Bottom line, in most cases you would be better off by using your own data, if your goal is to draw causal inferences. There are other options for reducing the number of variables in your model. Propensity scores is just one of them. These options require weaker assumptions that those implicit in the development and use of scores for comorbidity adjustment.

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Thank you @lbautista ! I can virtually repeat what I’ve written to Frank: the only thing I’d still appreciate after these wonderful comments is a literature reference which I could cite to substantiate my choice of adding all comorbidities individually as covariates instead of the score. (As I’ve written, the only paper I found says just the opposite, the Austin et al paper I cited.) Especially a reference that includes the point mentioned by @f2harrell , i.e. that this is definitely the good way, if the sample size is large (which you also reiterated when mentioning precision).

Frank, does memory fail you :wink: ? We were advising Joe Piccirillo on his work in this area; it appeared that the comorbidity scoring with ACE-27 could easily be improved https://www.ncbi.nlm.nih.gov/pubmed/22712031
There are some more papers in JCE I believe.

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The nearest thing I recall of relevance is “When measuring comorbidity, select a measure that has been validated in a population most similar to the study and for the outcome under investigation.” in https://www.ncbi.nlm.nih.gov/pubmed/19744292. Maybe there’s a reference in there of use to you. Pragmatically, many reviewers have problems with less familiar but superior indices.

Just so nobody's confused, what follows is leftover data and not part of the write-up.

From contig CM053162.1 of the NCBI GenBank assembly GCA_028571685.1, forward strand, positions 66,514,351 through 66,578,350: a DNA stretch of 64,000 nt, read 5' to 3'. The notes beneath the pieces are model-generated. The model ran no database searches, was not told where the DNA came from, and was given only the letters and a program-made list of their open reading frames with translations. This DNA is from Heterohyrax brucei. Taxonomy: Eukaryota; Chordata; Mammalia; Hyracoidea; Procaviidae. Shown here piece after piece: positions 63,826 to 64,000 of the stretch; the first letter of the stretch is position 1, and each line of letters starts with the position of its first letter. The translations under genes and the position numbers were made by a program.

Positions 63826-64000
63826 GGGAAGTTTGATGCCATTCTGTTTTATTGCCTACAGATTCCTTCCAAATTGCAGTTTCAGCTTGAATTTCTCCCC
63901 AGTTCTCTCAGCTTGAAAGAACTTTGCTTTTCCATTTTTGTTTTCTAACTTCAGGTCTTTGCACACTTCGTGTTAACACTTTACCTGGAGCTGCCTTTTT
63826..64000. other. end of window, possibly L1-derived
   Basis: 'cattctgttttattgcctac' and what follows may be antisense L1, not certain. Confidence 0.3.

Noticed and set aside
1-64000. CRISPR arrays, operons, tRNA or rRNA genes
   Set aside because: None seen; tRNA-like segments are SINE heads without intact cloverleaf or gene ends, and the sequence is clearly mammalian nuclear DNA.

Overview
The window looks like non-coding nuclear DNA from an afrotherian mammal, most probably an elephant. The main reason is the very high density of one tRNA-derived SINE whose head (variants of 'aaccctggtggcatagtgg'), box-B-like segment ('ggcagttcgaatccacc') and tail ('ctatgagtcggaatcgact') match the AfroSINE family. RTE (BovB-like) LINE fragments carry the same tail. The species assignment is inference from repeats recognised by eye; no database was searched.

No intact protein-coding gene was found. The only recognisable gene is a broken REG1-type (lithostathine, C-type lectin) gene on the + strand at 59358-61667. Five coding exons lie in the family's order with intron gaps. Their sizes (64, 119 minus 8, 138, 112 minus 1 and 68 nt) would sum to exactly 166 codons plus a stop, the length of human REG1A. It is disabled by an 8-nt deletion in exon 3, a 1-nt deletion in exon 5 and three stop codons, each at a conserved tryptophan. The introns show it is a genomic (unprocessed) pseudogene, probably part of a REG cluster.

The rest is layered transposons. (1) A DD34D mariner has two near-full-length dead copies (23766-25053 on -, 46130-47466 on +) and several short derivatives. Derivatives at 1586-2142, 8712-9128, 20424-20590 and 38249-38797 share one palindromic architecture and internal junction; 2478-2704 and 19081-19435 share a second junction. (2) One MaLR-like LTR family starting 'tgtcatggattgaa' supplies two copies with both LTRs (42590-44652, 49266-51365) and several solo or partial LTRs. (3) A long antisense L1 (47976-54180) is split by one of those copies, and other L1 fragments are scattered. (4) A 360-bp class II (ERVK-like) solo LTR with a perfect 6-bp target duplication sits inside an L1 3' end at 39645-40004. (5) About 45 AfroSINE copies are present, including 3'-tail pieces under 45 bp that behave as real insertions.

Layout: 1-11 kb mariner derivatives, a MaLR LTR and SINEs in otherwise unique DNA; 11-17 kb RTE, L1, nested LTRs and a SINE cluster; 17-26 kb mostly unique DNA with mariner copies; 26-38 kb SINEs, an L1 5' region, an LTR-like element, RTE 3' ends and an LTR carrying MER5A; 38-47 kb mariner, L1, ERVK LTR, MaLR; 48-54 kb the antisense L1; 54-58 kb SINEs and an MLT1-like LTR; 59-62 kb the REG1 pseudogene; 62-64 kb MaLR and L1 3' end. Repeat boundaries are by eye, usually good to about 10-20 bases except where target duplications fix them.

Tamás, I don’t really have much knowledge about these scores. Maybe proponents of these scores have evaluated their performance. However, you may draw from studies on the performance of propensity score. They increase validity if the propensity score model is correctly specified (see Willamson et al. Statistical Methods in Medical Research 21(3) 273–293). However, they decrease precision. Therefore, in a context with a lot of data, where precision is a non-issue, a regular regression, with a correctly specified model for the outcome will be as good as a using propensity scores. In the case of comorbidity scores, you are assuming that the model used to generate the scores is a good model for your data. There is no way for you to test that assumption, without generating the scores with your own data. In that case, there will be no practical benefit in using the original scores. Now, suppose the original scores are based on three morbid conditions: A, B, and C. This implies that A, B, and C were associated with mortality in the data used to develop the score. However, it may be that in your data B is not independently associated with mortality. Therefore, there would be no need to adjust for B. But you will be including B in your estimate if you use the original scores. By indirectly including B in your analysis, you are diluting the effects of A and C, because their effects are averaged with the effect B when you calculate the score. This will lead to bias.
I hope this helps.